using e.g. KBUILD_CFLAGS.

* Profiling

Profiling with "perf" [4] allows checking what consumes CPUs. It's very
useful for finding code worth optimizing & comparing CPU usage across

OpenWrt needs to be commpiled with CONFIG_KERNEL_PERF_EVENTS=y option
and package "perf" needs to be installed.

Example of recording:
1. Start network traffic
2. On router execute: ( cd /tmp/; perf record -a -g -- sleep 60 )
3. Copy /tmp/perf.data to machine used for compiling OpenWrt

Example of reporting:
1. perf report -k build_dir/target-*/linux-*/vmlinux.debug --kallsyms build_dir/target-*/linux-*/linux-*/System.map
2. perf report -k build_dir/target-*/linux-*/vmlinux.debug --kallsyms build_dir/target-*/linux-*/linux-*/System.map --no-child
3. perf report -k build_dir/target-*/linux-*/vmlinux.debug --kallsyms build_dir/target-*/linux-*/linux-*/System.map --no-child -g none

For more fancy reports the Flame Graph [5] can be used:
1. perf script build_dir/target-*/linux-*/vmlinux.debug --kallsyms build_dir/target-*/linux-*/linux-*/System.map > out.perf
2. stackcollapse-perf.pl out.perf > out.folded
3. flamegraph.pl out.folded > out.svg

* Kernel regressions

The most problematic to debug are kernel updates. If the first bad
OpenWrt commit is something like kernel switch from 5.4 to 5.10 it means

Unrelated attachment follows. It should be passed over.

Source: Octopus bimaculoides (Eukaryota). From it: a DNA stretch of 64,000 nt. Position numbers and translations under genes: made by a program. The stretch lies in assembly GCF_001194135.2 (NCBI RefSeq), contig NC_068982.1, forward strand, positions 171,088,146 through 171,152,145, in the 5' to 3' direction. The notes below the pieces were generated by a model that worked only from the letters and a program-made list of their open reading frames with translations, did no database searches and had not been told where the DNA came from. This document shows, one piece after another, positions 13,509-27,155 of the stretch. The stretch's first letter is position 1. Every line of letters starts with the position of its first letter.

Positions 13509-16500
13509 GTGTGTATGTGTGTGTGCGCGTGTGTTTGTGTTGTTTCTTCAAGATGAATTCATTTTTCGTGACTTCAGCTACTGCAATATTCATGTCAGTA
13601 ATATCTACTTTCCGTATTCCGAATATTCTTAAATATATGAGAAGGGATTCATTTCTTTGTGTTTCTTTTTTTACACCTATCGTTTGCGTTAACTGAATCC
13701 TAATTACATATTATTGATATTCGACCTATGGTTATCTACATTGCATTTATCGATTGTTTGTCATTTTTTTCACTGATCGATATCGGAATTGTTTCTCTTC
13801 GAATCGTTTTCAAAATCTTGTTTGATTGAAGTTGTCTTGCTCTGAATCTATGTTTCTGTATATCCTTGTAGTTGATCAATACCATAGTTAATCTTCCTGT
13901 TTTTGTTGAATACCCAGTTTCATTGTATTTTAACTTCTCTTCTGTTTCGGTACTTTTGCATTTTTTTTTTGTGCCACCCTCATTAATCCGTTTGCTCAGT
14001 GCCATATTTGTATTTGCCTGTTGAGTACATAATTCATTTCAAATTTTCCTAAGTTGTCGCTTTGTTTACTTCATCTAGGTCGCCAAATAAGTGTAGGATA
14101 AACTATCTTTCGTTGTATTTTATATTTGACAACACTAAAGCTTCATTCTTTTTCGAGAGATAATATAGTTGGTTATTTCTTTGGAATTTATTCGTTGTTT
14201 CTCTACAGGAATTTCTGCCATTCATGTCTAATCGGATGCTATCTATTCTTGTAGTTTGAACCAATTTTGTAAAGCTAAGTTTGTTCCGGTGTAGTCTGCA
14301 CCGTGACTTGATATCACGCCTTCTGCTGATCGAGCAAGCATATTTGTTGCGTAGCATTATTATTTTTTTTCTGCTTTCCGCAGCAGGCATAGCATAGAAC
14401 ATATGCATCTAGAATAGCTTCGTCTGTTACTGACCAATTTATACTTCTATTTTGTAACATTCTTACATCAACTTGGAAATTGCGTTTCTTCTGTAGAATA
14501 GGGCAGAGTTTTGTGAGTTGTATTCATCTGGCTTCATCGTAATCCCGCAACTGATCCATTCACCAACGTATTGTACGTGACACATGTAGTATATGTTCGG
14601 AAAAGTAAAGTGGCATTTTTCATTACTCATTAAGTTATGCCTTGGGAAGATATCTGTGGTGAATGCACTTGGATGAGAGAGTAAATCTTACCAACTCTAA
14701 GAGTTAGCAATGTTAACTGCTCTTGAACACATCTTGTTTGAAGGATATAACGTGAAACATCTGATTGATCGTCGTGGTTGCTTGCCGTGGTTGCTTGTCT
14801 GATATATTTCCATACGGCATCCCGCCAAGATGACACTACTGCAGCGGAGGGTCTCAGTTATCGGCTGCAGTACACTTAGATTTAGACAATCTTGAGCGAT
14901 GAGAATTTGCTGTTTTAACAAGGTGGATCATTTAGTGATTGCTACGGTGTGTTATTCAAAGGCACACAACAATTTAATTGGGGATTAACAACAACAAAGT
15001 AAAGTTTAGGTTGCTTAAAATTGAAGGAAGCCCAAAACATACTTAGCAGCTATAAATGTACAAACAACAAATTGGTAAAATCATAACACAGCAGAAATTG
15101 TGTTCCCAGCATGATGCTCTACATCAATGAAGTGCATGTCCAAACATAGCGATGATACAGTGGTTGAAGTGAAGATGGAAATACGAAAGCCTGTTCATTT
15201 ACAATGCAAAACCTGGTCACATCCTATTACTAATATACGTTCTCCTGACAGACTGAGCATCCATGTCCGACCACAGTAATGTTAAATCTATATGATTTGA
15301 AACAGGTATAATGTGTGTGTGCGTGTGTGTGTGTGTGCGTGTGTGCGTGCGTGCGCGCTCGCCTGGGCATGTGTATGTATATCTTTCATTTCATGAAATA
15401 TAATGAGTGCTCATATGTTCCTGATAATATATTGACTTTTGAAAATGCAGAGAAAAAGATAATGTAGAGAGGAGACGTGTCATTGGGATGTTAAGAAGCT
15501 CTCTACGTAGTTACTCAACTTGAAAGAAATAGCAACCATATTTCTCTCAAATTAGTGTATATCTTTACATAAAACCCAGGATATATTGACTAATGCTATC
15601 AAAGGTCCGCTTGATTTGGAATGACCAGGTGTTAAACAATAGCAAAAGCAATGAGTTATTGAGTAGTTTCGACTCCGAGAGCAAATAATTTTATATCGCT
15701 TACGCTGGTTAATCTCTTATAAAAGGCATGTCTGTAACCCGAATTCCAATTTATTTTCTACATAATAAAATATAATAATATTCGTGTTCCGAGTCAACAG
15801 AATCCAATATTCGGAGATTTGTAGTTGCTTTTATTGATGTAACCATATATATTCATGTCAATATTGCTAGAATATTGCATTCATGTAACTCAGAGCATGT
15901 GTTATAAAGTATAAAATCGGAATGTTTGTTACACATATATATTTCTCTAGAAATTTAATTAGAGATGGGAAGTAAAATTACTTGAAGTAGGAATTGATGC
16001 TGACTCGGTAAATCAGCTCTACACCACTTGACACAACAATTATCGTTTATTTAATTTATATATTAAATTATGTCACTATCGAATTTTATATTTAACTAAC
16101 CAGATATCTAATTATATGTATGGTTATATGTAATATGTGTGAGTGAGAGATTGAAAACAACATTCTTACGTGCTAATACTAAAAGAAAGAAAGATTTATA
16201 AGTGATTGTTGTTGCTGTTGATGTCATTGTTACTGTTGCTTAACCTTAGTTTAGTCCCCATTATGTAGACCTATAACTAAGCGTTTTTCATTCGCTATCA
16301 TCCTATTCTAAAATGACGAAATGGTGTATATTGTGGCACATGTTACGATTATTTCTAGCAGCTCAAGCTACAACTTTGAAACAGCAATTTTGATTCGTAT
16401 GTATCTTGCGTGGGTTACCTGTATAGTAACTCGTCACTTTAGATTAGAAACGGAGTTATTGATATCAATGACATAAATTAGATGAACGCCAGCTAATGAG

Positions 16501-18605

millions of actual changes.

There is no reasonable way to bisect kernel in OpenWrt. There are so
many kernel patches and so much custom code that it's impossible to
apply all those to dozens of kernel commits during git bisect.

There are two ways to handle such cases:
1. Strip OpenWrt of 90+% custom patches and then try kernel bisecting
2. Use non-OpenWrt environment like Buildroot [6]

* References

[1] https://lore.kernel.org/netdev/81e63fc9-ac8c-cb35-4572-c808ddab997d@gmail.com/T/#m161113b88568f90fb10106e0c6dc9beadd4861e2
[2] https://git-scm.com/docs/git-bisect
[3] https://lore.kernel.org/netdev/2a338e8e-3288-859c-d2e8-26c5712d3d06@nbd.name/T/#m2215fd7b363dc321e5b16d6e192168c510b8ce94
[4] https://perf.wiki.kernel.org/index.php/Main_Page
[5] https://www.brendangregg.com/flamegraphs.html
[6] https://buildroot.org/